5 Stars Out Of 5
April 6, 2016
It's been a few weeks since I wrote a review. I don't really have an excuse other than that the sun has come out and it's way too much fun being outside after a long, dreary winter.
Merchant of Alyss was a wonderful read and well worth coming inside for. As much as I have had trouble picking up a book lately, once I did pause and open Merchant of Alyss, I honestly couldn't put it down. I am a huge fan of the fantasy genre. As much as it is not the main genre that I read it is definitely my favourite. The reason I don't read more fantasy is that good, wholesome fantasy is hard to find.
I read the first book in the series, Emissary, two weeks ago after reading the first chapter of Merchant of Alyss and realizing that the books need to be read in order. So I went to a local book store and picked up Emissary. This review is about the second book, but I have to throw this in here: Emissary is an amazing book! Before reading Merchant of Alyss make sure to read the first book. Not only will you understand the subsequent book much better, but the first book is incredible.
So, what did I like about Merchant of Alyss? Well, I loved the world. There are so many different tribes of humans, non-humans, and magical-type animals; best of all, these different 'species' are not your stereotypical fantasy creations. Thomas Locke has made the effort to make them unique. For example, the elves are not tall, willowy, blonde human-types like those found in Lord of the Rings. Instead, they are smaller, green folk that live in enchanted worlds accessed by the forests. I appreciate the author's efforts to make his world unique by not borrowing characters from other stories. I also liked how the worlds were layered. There is the world that the main character (Hyam) lives in, but then there are mirrored worlds where the *spoiler alert* dragons and elves are. An interesting touch to the story!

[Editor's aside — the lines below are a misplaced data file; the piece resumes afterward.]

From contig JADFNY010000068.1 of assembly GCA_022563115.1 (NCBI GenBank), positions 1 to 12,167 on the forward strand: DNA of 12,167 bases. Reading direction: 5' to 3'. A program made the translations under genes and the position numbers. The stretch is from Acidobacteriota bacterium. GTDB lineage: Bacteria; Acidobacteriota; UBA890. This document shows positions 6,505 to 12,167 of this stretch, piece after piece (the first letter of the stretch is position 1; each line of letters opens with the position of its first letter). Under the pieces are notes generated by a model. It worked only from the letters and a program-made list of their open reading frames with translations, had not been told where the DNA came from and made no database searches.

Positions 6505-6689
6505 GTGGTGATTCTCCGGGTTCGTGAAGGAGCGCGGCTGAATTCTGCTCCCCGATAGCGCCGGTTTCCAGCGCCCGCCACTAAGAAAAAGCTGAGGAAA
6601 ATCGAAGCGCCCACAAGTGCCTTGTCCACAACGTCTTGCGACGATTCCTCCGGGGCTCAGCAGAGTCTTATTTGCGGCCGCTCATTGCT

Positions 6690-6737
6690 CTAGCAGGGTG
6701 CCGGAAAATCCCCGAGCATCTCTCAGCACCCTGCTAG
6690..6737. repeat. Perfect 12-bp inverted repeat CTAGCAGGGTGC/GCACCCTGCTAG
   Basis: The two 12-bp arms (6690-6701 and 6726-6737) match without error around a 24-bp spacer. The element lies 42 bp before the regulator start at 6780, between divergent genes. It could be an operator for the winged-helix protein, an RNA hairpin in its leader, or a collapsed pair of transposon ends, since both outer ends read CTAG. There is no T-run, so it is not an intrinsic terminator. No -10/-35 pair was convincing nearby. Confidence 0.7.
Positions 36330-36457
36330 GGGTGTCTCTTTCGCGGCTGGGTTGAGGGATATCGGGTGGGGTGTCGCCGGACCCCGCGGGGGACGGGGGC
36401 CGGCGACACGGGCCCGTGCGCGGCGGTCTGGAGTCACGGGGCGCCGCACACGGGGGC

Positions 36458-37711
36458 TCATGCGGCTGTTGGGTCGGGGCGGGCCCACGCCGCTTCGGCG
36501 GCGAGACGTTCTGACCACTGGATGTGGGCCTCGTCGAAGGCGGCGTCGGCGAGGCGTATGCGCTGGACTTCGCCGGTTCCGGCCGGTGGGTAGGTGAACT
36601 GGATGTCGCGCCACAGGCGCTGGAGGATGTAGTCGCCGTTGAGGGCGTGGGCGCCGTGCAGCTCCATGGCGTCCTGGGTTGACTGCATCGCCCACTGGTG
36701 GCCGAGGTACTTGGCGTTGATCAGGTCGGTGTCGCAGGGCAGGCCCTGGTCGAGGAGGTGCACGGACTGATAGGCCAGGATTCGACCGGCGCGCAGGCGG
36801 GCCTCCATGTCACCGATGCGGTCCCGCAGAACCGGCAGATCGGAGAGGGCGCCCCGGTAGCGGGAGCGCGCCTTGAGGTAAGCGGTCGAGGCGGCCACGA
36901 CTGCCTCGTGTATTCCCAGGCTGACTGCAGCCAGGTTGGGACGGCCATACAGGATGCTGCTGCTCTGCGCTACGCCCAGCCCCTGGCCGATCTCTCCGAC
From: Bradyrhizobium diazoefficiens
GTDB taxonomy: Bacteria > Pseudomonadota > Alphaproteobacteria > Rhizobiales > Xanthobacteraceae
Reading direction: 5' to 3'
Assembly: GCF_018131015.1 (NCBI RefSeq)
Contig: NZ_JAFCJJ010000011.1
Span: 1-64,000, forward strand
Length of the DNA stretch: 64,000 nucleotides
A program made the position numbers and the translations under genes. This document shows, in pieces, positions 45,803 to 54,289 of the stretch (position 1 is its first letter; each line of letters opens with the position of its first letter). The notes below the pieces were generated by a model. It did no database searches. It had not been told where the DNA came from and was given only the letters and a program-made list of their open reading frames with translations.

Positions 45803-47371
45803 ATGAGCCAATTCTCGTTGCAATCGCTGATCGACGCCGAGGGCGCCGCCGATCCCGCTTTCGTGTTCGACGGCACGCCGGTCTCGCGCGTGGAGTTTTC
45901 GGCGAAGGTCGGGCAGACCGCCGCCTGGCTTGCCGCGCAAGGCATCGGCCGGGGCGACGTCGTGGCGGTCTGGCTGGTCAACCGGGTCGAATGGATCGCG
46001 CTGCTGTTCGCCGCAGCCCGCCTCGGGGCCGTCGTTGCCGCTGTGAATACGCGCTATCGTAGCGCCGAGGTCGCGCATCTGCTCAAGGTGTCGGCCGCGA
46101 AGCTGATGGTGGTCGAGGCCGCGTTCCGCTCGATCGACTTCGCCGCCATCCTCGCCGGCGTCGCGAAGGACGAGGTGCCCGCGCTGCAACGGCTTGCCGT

Like any good fantasy, Merchant of Alyss has magic. I loved how the mages don't have power on their own, but have to draw their power from "arteries" that flow through the earth...rivers of magical energy, if you will. Only by tapping into this strength can they do anything. This clause creates some rather interesting circumstances of Hyam and his fellow adventures.
Speaking of Hyam, he really is the main reason behind this series. I will try not to ruin the first book, but Hyam is a half-human with some pretty wild mage abilities. *Spoiler alert* During an epic battle in the first book, he destroys his ability to connect to the rivers of power and thus destroys his magical ability. Enter the second book and Hyam is reeling and trying to recover from his brutal injury. Despite no longer being a mage, the enemy is moving and he needs to keep fighting. His wife, Joelle, who is a warrior alongside him is cast under a brutal spell by the enemy and Hyam's search for answers becomes desperate. He teams up with a multi-faceted group of characters as he barrels head-long into madness. Hyam is a driven, self-controlled, general-type who sees the final goal and does whatever it takes to get him there. He is all business and isn't afraid to take risks or to sacrifice himself, if need be.
I'm trying not to ruin the story by giving away too much - needless to say there is more than enough action in these stories to keep the most impatient reader very happy. The plot is drawing but not too complicated and the characters are engaging and believable. Both Emissary and Merchant of Alyss are great teenage/adult fantasy read.
As a caution, I will mention that there is some more mature content in these books that I would caution parents of younger teenagers about. There are suggestions of intimacy between Joelle and Hyam, though nothing is stated explicitly (PG), there is a woman who lusts after Hyam even though he's married, there is mention of sheer garments on women and the use of sexual dances to lure in men, and there is a lot on magic, mages, and witches. So, I would personally not give this book to anyone under 15 or so (parental judgement required here), but for a mature audience these books are a great find.
Thank-you to Graf Martin Communications and Revell, a division of Baker Publishing Group, for a free copy of Merchant of Alyss for me to review.